Qore Programming Language Reference Manual

Unless parse option %allow-bare-refs or %new-style are set, variables are Qore identifiers prefixed by a "$" sign, similar to Perl. If a variable is declared without any type restriction, then it is assumed to have type any. In this case, variables so declared can hold any data type.

Special Variables

A few variables are set by the Qore language during the execution of Qore programs. These are normal variables that can be reassigned to other values by the user if necessary.

Special Qore Variables

Variable Scope Data Type Explanation
argv Local List automatically assigned local variable containing the list of function or method arguments that were not assigned to parameter variables (see Implicit Argument References for more information)
Qore::ARGV Global List script command-line arguments (use the Qore::GetOpt class to parse command-line arguments)
Qore::QORE_ARGV Global List complete qore command-line arguments
Qore::ENV Global Hash UNIX program environment
  • As of version 0.5.0, STDERR and STDOUT have been removed from Qore. Use the I/O constants Qore::stderr, Qore::stdout, and Qore::stdin constants of the Qore::File class instead.
  • As of version 0.8.4, global variables are namespace members; if a namespace path is not declared for the global variable, then the global variable will reside in the root namespace

Variable Declarations and Lexical Scope

Unless the %assume-local or %new-style parse directives are used, variables not in a parameter list automatically have global scope unless the first reference is prefixed with The "my" Keyword. Variable names in a parameter list are always local to their associated function, method, or catch block. Global variables can be explicitly declared with The "our" Keyword. The The "our" Keyword keyword is required if the parse option %require-our (-O or –require-our command-line option) is set for the parent program. See Parse Option Constants for more information.

When the %assume-local or %new-style parse directive is used, variables without an explicit scope declaration (i.e. The "my" Keyword or The "our" Keyword) are assumed to be local variables.

Variables may be assigned any value unless restricted with a type declaration. If no type declaration is given, then the variable is assumed to be type any. Note that type declarations are required for all variables (and for function and method parameters and class members) when the %require-types parse option is set.

Local variables are not shared between threads (local variables have a distinct value in each thread, with some very particular exceptions), however global variables are. See Threading (and in particular Threading and Variables) for more information.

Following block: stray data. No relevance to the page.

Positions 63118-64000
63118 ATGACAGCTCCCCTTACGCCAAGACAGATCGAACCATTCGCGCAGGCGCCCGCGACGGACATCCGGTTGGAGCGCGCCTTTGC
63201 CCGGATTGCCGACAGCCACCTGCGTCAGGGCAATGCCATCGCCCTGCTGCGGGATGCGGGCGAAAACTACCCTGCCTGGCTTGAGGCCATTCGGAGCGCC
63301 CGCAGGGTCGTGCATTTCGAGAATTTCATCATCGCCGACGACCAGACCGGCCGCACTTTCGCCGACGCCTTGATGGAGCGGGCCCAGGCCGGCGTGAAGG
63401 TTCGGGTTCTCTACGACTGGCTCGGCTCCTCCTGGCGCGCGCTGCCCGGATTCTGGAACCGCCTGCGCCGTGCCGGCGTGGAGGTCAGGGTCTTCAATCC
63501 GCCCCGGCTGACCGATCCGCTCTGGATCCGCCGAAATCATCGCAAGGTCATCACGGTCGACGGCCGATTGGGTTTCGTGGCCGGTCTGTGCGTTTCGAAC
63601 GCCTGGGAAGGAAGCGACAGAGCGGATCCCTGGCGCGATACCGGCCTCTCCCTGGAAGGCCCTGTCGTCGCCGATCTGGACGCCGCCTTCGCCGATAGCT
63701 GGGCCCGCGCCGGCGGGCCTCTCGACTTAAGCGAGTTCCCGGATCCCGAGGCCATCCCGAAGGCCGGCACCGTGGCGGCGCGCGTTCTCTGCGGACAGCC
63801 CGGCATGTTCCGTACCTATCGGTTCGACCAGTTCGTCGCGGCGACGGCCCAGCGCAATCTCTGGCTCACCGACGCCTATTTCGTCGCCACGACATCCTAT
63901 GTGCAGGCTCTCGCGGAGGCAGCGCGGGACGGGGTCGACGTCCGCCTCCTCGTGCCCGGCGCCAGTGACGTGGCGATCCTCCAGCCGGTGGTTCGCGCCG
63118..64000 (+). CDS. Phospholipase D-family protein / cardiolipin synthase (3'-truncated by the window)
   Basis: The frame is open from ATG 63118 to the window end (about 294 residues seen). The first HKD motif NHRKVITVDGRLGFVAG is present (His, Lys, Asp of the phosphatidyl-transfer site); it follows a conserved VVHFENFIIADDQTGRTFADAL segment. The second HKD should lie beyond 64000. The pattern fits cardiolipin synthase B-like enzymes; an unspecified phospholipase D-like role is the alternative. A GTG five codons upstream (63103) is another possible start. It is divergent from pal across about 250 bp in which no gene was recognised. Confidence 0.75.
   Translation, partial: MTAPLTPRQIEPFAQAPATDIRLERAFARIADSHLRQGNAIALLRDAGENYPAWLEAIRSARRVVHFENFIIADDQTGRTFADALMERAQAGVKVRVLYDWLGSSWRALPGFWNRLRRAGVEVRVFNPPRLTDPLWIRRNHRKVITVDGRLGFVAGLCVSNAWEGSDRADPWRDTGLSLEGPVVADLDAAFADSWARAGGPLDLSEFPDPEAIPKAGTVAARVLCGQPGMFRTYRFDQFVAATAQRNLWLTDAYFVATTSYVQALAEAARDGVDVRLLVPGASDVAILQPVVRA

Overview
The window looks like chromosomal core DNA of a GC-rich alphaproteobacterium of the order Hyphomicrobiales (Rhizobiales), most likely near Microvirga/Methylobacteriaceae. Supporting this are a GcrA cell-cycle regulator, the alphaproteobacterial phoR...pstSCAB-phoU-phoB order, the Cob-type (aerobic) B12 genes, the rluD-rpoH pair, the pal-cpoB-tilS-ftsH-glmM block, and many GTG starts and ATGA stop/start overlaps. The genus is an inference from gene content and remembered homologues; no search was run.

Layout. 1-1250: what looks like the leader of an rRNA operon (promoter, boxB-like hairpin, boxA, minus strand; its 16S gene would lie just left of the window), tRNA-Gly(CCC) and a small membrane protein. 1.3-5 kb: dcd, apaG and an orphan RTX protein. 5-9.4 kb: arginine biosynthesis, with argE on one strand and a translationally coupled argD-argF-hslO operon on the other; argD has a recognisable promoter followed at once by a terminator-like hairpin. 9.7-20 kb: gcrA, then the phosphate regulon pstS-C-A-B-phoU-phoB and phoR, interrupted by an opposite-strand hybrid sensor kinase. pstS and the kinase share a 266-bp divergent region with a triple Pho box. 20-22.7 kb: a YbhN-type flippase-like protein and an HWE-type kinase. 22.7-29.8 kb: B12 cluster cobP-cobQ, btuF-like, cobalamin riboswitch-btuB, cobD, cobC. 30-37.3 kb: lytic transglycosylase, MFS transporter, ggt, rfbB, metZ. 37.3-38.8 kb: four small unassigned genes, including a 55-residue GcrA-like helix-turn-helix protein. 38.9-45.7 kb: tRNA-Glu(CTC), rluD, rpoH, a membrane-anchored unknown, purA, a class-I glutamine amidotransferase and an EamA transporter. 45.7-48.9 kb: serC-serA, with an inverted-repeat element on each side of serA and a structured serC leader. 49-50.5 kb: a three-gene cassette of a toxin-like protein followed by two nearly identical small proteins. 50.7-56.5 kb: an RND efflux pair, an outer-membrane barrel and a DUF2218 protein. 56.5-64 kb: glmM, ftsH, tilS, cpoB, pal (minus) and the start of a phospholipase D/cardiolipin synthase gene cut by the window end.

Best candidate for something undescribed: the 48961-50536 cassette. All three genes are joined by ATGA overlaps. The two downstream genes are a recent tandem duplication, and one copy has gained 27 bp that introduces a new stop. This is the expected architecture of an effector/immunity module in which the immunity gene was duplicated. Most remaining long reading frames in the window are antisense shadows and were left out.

Global variables are members of namespaces; if a global variable is declared anywhere outside a namespace declaration, and a namespace path is not given, then the global variable will be assumed to be in the root namespace.

For example (in the following script, the The "our" Keyword keyword is optional unless %require-our is set):

# variable scoping example
our int a = 1; # this is a global variable
our (string b, any c, hash d); # list of global variables
if (a == 1) {
int a = 2;
my (string b, any c);
# a, b, and c are local variables,
# the use of which will not affect the
# global variables of the same name
print("local a = %d\n", a);
print("global a = %d\n", a);

The first print() statement will output:

local a = 2

The second print() statement will output:

global a = 1
If parse option %allow-bare-refs or %new-style is set, then variable references must be made without the "$" character. Because Qore is moving toward establishing %new-style as the default syntax; all examples given in the Qore documentation are given assuming %new-style unless otherwise indicated.

Local Variables

Local variables are local to the block in which they are declared; they are also thread-local, meaning that each thread will have its own value of a local variable.

Local variables are generally accessed without any mutual-exclusion locking (with the exception of local variables bound in closures and local variables that have a reference taken of them).

Declaring a variable with my at the top-level of a program creates a local variable with global scope; in effect this is a global thread-local variable; see Threading and Variables for more information.

The "my" Keyword

Variables declared with my are always local variables.

my Example

my int i = 1;

The my keyword is not required if the %assume-local or %new-style parse directive is set. In this case, all variables are assumed to be local unless explicitly declared with our.

Global Variables

The "our" Keyword

Variables declared with our have global scope and are subject to mutual exclusion locks with each access. Therefore even in single-threaded programs, it's more efficient to use local variables (even local variables with global scope - where a local variable is declared in the top-level block) if the value of the variable does not need to be shared among other threads.

our Example

our int i = 1;

Note that the our keyword is required when declaring a global variable if the parse option %require-our (-O or –require-our command-line option) is set for the parent program. See Parse Option Constants for more information.

Unlike local variables, global variables are members of namespaces; if a namespace path is not given, then the global variable will be assumed to be in the root namespace. Global variables declared in namespaces cannot be initialized at the same time as the declaration, but instead have to be initialized elsewhere.

When defining a user module, the our keyword can be preceded by public, which means that the global variable will be available (imported) in the Program object importing the module. See public for more information.